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Our 5 yr old has been hurting our dog, what do I do?

This morning he was sitting and petting her and she let out a cry, i asked him what happened and he said "i dont know". I asked him if he hurt her and he didn't answer. He started to tear up so I asked him if he pinched her. He said yes. In the past I remember her letting out a cry when he's been sitting by her and I just passed it off as him bumping her ear,(she has chronic ear infections). I asked him if he has done it before and he said yes. What do I do? I don't want him to hurt her anymore and I want to know why he would. If anyone can offer any advice it would be much appreciated... Thank you

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Asked by cheryl4martin at 12:51 PM on Dec. 18, 2008 in General Parenting

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Answers (12)
  • My 4 1/2 year old daughter does the same thing (I have a 8 pound Yorkie).. It breaks my heart that they do not play like they should. I have had to separate them..put the dog in another room. I told her teacher what was happening, so she talks to my daughter and they read books in school on how to treat animals. I have gone as far as putting soap in my daughters mouth. She still sneaks around when no one is looking, but we practice daily on how to be nice to the dog...good luck..

    Answer by Dannee at 12:54 PM on Dec. 18, 2008

  • My daughter is 3 and she will get in fights with our cats when the cat does something she thinks is "naughty"...last night it was over the cat chewing up her christmas ornament. Its never "unprovoked" though...she usually has a reason she thinks is good or real in her head before she gets mad at the cat. I'm not sure what to do if its just coming out of nowhere.

    Answer by kabbot01 at 1:07 PM on Dec. 18, 2008

  • I have thought and thought about where this could have come from. The only thing I can come up with is when he's at his Dads for a visit, they have a dog and I know how my ex was with his dog.
    He would kick it, yell at it etc. The dog was scared of him. Maybe seeing his Dad treat his dog bad has made our son think it's ok to do it. I don't know... I think I may call his pediatrician and talk with her. Maybe she will have a suggestion on how to deal with this.

    Answer by cheryl4martin at 1:19 PM on Dec. 18, 2008

  • If you watch siblings in action, one usually gets a kick out of making the other one upset. Its a power trip. To know you have that much control over how someone reacts. Its probably the same thing with your son and dog. He kinda digs getting the dog to make a noise.

    What I do when one of my children "torment" the other, is do it right back, and say " now that doesn't feel good does it?" He may not understand he is hurting the dog. Kinda like biting back a child who bites.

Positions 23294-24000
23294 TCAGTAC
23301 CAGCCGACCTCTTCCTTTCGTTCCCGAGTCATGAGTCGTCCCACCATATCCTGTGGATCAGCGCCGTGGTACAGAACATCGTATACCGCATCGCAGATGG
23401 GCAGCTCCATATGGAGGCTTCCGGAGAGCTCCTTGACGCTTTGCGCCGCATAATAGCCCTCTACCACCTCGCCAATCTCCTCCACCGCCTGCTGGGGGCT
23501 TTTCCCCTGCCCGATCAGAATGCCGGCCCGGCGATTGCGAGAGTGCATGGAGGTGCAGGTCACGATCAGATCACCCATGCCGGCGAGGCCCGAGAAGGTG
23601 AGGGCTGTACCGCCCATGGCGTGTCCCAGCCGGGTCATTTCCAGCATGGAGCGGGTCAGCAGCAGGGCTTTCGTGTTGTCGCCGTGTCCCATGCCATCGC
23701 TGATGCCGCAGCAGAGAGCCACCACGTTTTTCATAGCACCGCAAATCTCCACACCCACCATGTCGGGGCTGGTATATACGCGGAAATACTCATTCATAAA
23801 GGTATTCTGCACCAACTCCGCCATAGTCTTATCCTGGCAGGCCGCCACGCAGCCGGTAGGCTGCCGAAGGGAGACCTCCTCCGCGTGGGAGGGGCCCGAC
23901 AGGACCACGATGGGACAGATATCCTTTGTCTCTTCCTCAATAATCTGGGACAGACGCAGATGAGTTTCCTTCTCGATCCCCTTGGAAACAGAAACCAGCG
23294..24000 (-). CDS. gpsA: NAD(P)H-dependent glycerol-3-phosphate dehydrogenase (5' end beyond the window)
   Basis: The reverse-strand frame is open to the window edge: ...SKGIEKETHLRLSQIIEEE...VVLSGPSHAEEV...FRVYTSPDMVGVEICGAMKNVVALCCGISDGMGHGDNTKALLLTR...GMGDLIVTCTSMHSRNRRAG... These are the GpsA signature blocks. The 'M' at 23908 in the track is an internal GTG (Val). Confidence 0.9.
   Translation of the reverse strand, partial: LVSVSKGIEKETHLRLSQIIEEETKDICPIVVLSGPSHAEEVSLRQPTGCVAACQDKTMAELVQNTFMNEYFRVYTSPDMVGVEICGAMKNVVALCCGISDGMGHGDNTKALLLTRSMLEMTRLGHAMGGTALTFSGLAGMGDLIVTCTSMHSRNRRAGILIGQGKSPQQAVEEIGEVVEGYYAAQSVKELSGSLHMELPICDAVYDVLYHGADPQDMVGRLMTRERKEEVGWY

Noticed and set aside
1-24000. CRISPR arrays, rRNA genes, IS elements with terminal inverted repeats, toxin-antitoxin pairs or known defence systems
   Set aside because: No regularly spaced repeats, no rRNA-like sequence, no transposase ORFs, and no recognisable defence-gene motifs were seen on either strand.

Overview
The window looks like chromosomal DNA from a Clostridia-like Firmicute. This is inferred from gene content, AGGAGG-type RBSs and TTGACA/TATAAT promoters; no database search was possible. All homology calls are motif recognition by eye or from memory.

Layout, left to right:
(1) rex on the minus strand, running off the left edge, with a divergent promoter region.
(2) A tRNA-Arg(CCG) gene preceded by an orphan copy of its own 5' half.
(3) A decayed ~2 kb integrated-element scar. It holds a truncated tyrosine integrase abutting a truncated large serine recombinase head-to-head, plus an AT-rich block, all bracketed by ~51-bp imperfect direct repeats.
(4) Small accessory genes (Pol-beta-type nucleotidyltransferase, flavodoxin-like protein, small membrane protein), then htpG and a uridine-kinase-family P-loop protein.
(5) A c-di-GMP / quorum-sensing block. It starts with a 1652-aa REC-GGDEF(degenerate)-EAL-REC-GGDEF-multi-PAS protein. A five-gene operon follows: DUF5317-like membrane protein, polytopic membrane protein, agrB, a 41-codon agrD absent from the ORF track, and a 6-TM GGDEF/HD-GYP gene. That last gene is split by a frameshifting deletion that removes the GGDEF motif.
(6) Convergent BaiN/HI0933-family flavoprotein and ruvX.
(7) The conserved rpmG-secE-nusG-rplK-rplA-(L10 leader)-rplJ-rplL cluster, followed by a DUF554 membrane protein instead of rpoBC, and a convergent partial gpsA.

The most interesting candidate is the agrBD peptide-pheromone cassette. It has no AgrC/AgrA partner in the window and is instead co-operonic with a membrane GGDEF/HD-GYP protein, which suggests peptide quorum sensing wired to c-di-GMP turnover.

Answer by my4lads at 1:20 PM on Dec. 18, 2008

  • Thats a good point,

    Answer by cheryl4martin at 1:30 PM on Dec. 18, 2008

  • That's what I was thinking My4lads! i was going to say it is most likely cause and effect exploration. He is starting to realize that his actions have a consequence and I would keep going with it. i would show him that the dog feels that too and ask him if he really wanted to hurt the dog. You need to explain to him that if he is mean to the dog that she could turn around and bite him because she will end up scared of him and will protect herself!

    Answer by MamaRoberts at 1:38 PM on Dec. 18, 2008

  • Now you know so now you can do something. You can start coaching him and doing it in a casual way of teaching him empathy and the emotional feelings of others. You could start by snuggling up to him at night and talking about feelings. Ask him what makes him happy, what makes him sad, what makes him hurt and feel bad....ect. Then explain how you have those same feelings. You can expand on it by saying how pets, animals, all living creatures also have feelings. Reinforce this many times casually. Ask often what he thinks someone if feeling. Example, you see a child at the mall crying. Explain different emotions as they occur naturally. In the mean time you need to keep in mind that him being alone with the dog or anyone who can not express themselves (young children) is not in his best interest.

    Answer by frogdawg at 1:50 PM on Dec. 18, 2008

  • cont...You can even buy at a teacher's outlet facial expressions for him and you to go over. Ask him what his response would be to someone who got hurt, what he would do if he saw someone crying...and teach him what you would hope his responses would be. What a good response should be. Frame it as how to be a good friend. A good friend does __________ or a good friend ____________. This way you are helping him with real world social skills as well as making sure your family animal is safe.

    Answer by frogdawg at 1:53 PM on Dec. 18, 2008

  • cont... Then catch him in the act of being a good friend. Catch him when he is being gentle to the dog. Kids love when they are caught for doing good things.

    Answer by frogdawg at 1:57 PM on Dec. 18, 2008

  • just tell him that he wouldnt like it if the dog bit him - and that he needs to be nice to her. just handle it like if he smacked a friend of his while playing together.
    obvioulsy its not good to have children showing violent tendencies but i dont think this is the case because of the "tearing up"
    kids need to learn boundaries for everything even when learning how to deal with the family pet.

    Answer by vakatia at 2:03 PM on Dec. 18, 2008

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